Sat Feb 9, 2013, 09:41 AM
polly7 (13,700 posts)
Athens in Winter
By Panagiotis Grigoriou
Source: Le Monde Diplomatique
Saturday, February 09, 2013
Up in smoke — Late 2012: a group of workers, pensioners and unemployed sit in a café in central Athens discussing the vote to be held in their apartment block in a few days. Should they get the building’s tanks refilled with oil for central heating? Should the heating for the whole building, which, as usual in Greece, is centrally controlled, be switched on? These are the burning questions in Athens, where democratic decision-making is more preoccupied now with the cold weather and the price of oil (which has almost tripled since 2010) than with the national debt.
Outside in the street there is an argument, the second of the day. Christos, a new tenant on the block’s second floor, has a neighbour pinned to the wall. “You know I’m broke. If you all decide to fill the oil tanks this year, you’ll have to have to pay for it yourselves!”
Every Athenian knew it was going to be a chilly winter. Those who can still afford it are stocking up. And people are switching to wood as fuel. When the wood runs out, other things are burned. Athenians have recently discovered that the wood pellets they have bought — supposedly made from sawdust — may contain harmful compacted waste, including bio-waste from hospitals.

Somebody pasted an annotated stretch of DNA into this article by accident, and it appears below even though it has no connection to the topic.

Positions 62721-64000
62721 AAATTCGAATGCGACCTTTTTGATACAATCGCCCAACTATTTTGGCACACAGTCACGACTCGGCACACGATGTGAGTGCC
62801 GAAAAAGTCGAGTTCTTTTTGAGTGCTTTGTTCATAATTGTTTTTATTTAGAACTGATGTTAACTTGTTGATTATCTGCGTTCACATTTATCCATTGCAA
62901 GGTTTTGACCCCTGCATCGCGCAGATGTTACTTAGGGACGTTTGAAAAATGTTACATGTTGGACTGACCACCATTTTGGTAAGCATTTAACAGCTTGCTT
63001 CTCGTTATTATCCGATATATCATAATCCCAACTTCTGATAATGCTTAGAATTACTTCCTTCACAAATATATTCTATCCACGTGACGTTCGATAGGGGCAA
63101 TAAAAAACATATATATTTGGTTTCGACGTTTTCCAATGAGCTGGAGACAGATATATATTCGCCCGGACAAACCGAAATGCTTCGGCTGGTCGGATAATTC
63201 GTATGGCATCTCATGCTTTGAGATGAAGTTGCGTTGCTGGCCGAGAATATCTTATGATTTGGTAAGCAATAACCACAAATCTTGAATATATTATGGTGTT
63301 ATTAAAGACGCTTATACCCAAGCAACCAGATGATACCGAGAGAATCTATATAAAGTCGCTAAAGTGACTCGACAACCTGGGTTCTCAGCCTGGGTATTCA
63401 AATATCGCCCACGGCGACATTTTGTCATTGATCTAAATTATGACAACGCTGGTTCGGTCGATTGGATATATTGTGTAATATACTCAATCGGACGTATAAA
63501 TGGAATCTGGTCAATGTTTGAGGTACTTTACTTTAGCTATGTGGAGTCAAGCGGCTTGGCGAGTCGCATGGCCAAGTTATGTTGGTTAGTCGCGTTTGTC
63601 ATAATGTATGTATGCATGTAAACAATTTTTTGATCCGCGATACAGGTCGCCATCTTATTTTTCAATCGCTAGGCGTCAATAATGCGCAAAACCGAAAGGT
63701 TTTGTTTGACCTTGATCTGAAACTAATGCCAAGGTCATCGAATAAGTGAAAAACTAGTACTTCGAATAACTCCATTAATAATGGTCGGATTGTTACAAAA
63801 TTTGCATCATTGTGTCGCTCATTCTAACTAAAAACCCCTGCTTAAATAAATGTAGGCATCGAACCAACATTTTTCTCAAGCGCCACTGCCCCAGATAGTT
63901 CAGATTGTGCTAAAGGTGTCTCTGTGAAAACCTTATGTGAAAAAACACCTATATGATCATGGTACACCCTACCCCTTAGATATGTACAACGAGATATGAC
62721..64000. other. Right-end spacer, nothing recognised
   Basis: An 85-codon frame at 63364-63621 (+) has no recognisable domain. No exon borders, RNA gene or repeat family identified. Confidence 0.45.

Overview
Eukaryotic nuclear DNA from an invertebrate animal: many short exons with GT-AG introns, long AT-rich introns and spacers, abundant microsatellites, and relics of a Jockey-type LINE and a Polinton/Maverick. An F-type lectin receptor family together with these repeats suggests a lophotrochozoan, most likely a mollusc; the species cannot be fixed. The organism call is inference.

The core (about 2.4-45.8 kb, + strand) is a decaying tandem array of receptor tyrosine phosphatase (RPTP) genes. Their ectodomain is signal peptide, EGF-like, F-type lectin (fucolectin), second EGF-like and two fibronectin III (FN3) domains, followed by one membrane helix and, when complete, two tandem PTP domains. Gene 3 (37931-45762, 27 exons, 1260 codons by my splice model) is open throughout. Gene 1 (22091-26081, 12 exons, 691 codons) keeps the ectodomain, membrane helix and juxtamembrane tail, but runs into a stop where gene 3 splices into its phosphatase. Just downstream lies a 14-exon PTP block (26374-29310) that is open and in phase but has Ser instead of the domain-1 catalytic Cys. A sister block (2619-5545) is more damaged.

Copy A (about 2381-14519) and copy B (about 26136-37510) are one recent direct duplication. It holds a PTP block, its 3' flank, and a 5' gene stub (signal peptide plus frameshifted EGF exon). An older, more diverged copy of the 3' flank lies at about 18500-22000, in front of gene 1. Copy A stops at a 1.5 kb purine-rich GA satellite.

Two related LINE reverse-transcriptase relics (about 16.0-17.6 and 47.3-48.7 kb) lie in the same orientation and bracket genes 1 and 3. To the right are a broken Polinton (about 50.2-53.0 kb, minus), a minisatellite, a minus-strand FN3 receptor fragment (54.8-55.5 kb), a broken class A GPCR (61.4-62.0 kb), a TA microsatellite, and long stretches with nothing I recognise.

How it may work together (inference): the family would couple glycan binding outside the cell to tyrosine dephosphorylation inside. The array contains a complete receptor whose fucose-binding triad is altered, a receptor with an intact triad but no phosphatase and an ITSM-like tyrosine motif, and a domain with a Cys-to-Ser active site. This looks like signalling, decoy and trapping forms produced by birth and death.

Athens lies under a permanent smog. Its inhabitants regret opening their windows, even for a short time: the smoke immediately gets into their apartments, coating the walls and floor. “Have you seen the smog cloud?” people ask. “It’s like our grandparents’ day.” Older people remember when schoolchildren used to carry a log to school — “heating contributions”, which had stopped in the 1970s. Children who used to sing in the streets for pocket money now do so for money to buy oil to heat their schools and keep them open.
Full Article: http://www.zcommunications.org/athens-in-winter-by-panagiotis-grigoriou-1
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Response to polly7 (Original post)
Sat Feb 9, 2013, 10:00 AM
geefloyd46 (1,936 posts)
3. Was there in 1988. Loved it....
Just sad and depressing to see what is happening there. Back then the country didn't have a great deal of money but everyone seemed to be equally poor together, still with enough for the basic necessities. Now after buying into the European Union BS that doesn't seem to be the case. I recognize a lot of places where the rioting is now taking place. It is heart breaking and to listen to so many of our pols who can only say we don't want to be Greece rather than really working with the European pols to actually solve the problem and stop being hand maidens for the banks.